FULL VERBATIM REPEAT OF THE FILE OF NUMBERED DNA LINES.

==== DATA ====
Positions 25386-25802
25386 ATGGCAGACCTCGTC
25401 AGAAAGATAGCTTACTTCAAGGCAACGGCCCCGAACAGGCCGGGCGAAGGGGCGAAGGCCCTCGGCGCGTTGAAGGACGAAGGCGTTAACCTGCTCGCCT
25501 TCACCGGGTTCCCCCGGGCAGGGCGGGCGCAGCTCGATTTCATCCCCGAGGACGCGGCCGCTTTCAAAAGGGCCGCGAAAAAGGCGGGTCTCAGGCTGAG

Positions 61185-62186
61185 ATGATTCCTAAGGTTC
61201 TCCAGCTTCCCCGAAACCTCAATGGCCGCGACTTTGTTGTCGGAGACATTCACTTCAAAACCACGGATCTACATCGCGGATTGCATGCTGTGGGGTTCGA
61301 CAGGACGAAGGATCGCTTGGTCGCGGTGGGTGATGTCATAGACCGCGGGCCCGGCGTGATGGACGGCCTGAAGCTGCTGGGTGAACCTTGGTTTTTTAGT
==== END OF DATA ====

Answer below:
Positions 25386-25802
25386 ATGGCAGACCTCGTC
25401 AGAAAGATAGCTTACTTCAAGGCAACGGCCCCGAACAGGCCGGGCGAAGGGGCGAAGGCCCTCGGCGCGTTGAAGGACGAAGGCGTTAACCTGCTCGCCT
25501 TCACCGGGTTCCCCCGGGCAGGGCGGGCGCAGCTCGATTTCATCCCCGAGGACGCGGCCGCTTTCAAAAGGGCCGCGAAAAAGGCGGGTCTCAGGCTGAG

Positions 61185-62186
61185 ATGATTCCTAAGGTTC
61201 TCCAGCTTCCCCGAAACCTCAATGGCCGCGACTTTGTTGTCGGAGACATTCACTTCAAAACCACGGATCTACATCGCGGATTGCATGCTGTGGGGTTCGA
61301 CAGGACGAAGGATCGCTTGGTCGCGGTGGGTGATGTCATAGACCGCGGGCCCGGCGTGATGGACGGCCTGAAGCTGCTGGGTGAACCTTGGTTTTTTAGT